Characteristics of legal titles to property

 

The most common legal titles to property are: ownership, perpetual usufruct, use, lease and hire.

 

Ownership

 

Property right (Art. 140 et seq of the Civil Code) gives the investor the widest range of opportunities. An owner can individually use and manage the property within the limits market by law, rules of social behaviour and socio-economic purpose of the property. The price which was determined through negotiations or in a tender procedure, and appears in the sales contract is the final price. The sales contract must be concluded by a notarial deed. Information on the transfer of ownership right to the purchaser is included in the Land and Mortgage Register. In certain situations, the property owner may be required to pay a betterment levy in accordance with Art. 143 and following of the Act of 21 August 1997 on Real Property Management (Dz. U. of 2018, item 121). Determination and the amount of betterment levy depends on the growth of value of the property, caused by the construction of technical infrastructure facilities such as roads, pipes, sewage, water supply or heating systems. The fee is determined by the Mayor of Bydgoszcz.

 

Perpetual usufruct

 

The right of perpetual usufruct (Art. 232 et seq of the Civil Code) is an intermediate title to property which can be placed between ownership and limited property rights. Perpetual usufruct allows to use the land within the limits set by law, the rules of social coexistence and an agreement to grant the investor the right of perpetual usufruct to land owned by the State Treasury or Gmina. The right of perpetual usufruct may be granted to individuals or legal persons in the case of land owned by the State Treasury and located within the administrative boundaries of cities, the State Treasury land situated outside these boundaries, but incorporated into the Local Spatial Development Scheme and which realise economic tasks of the city, as well as land owned by Gminas or their associations. In principle, perpetual usufruct is granted for 99 years but never for a period shorter than 40 years. An agreement in the form of a notarial deed is the basis for including an appropriate entry in the Land and Mortgage Register. A perpetual usufructor is obliged to pay an annual fee. Fees are fixed-rate interests on the price of the property appraiser (Art. 72 of the Act of 21 August 1997 on the Real Property Management).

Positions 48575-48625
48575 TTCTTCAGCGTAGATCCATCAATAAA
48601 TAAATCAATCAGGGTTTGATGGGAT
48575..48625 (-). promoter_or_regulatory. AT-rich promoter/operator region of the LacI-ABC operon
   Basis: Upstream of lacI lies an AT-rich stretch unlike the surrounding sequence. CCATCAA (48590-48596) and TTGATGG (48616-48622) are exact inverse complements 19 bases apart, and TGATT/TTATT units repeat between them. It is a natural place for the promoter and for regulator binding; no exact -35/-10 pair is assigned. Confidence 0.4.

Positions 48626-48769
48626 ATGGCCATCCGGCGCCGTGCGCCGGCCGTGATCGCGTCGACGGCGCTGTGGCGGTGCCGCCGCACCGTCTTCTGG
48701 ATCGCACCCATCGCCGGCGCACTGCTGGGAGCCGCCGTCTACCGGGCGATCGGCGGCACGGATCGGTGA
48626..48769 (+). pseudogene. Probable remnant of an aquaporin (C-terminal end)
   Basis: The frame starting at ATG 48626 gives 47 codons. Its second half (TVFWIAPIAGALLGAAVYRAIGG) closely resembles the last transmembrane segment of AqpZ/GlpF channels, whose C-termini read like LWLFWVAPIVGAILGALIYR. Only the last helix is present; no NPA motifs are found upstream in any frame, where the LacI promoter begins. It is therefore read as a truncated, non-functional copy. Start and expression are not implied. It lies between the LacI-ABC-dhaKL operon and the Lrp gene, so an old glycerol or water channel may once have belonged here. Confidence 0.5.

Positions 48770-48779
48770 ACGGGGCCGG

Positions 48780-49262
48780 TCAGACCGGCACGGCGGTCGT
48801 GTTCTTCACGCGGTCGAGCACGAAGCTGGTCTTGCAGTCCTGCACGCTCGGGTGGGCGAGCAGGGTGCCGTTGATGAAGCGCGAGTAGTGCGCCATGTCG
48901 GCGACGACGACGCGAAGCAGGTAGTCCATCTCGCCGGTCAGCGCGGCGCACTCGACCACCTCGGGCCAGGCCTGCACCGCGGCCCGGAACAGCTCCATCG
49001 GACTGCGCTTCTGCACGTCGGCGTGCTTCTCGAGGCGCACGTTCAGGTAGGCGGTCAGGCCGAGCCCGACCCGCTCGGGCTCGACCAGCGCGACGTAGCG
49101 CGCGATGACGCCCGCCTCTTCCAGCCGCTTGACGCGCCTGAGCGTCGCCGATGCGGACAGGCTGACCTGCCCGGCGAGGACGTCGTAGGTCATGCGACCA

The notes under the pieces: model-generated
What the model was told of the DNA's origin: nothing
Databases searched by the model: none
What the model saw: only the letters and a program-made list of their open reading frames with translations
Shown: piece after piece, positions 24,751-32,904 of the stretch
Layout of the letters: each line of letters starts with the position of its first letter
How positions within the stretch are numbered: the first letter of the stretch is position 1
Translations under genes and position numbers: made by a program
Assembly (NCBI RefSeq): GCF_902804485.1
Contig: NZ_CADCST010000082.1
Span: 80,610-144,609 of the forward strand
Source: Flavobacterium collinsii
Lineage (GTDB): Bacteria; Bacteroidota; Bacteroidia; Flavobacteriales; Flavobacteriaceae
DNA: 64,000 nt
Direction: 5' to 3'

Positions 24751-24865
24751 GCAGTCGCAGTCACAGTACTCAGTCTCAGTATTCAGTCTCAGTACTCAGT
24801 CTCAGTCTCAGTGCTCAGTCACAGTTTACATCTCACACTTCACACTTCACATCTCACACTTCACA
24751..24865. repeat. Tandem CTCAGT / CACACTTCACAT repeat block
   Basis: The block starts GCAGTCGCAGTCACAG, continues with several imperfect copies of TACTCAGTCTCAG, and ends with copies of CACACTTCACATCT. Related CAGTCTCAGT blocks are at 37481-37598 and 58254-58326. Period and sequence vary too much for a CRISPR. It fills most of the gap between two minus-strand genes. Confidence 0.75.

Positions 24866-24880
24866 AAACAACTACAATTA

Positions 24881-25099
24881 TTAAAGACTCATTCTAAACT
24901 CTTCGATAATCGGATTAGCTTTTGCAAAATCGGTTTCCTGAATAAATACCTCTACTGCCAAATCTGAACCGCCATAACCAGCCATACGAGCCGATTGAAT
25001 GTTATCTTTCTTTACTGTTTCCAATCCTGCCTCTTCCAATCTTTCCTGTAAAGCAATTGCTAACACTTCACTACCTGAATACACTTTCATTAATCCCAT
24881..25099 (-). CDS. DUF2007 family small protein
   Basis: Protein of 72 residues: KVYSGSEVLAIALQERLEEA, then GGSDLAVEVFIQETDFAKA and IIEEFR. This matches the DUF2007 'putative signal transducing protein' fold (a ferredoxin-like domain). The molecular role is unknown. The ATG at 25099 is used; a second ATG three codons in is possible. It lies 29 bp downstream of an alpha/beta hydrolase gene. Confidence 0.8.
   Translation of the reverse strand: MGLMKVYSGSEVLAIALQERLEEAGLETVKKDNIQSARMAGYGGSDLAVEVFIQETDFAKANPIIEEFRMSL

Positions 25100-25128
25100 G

Use

 

Use is one of the limited property rights. According to Art. 252 of the Civil Code, use grants its holder a right to use and collect income from the property. The user has the right to use the land and gain benefits from that use. Use is an inalienable right and cannot be transferred to another person. A user can, however, use the land personally or through a third party. Use may be established for a specified period or indefinitely, but it always ends if the property is not used for more than 10 years. The user is obliged to use the land in accordance with requirements of proper management. Use is agreed between the owner of the land (e.g. Gmina or the State Treasury) and the future user. Use may be granted for a fee or free of charge.

 

Lease

 

Lease is an agreement in which the lessor agrees to give land to a legal person or an individual to use and enjoy it for a fixed period or indefinitely. The lessee must pay rent to the lessor (Art. 693 of the Civil Code). A lease for more than 30 years is deemed to continue as having been concluded for an indefinite time after the date defined in the contract. The lessee shall exercise their right in accordance with the requirements of best management practices and cannot change the designated use of the lease object without the consent of the lessor. Without the consent of the lessor, the lessee may not lease the property to a third party to use it free of charge or sublease the property. Rent for the lease of land owned by the City of Bydgoszcz is determined by the Mayor of Bydgoszcz in the form of an ordinance.

 

Hire

 

Through a hire agreement, the lessor allows the lessee to use the property for a specified or indefinite period of time. The tenant is obliged to pay rent to the landlord (Art. 659 § 1 of the Civil Code). In the absence of a written contract is such a case, the agreement is deemed to be concluded for an indefinite time. During the term of the agreement, the tenant is required to use the property in the manner described in the contract. In the absence of such a description, the tenant should use the property in a way suited to the characteristics and planned use of the property.

Newsletter

Free email marketing powered by FreshMail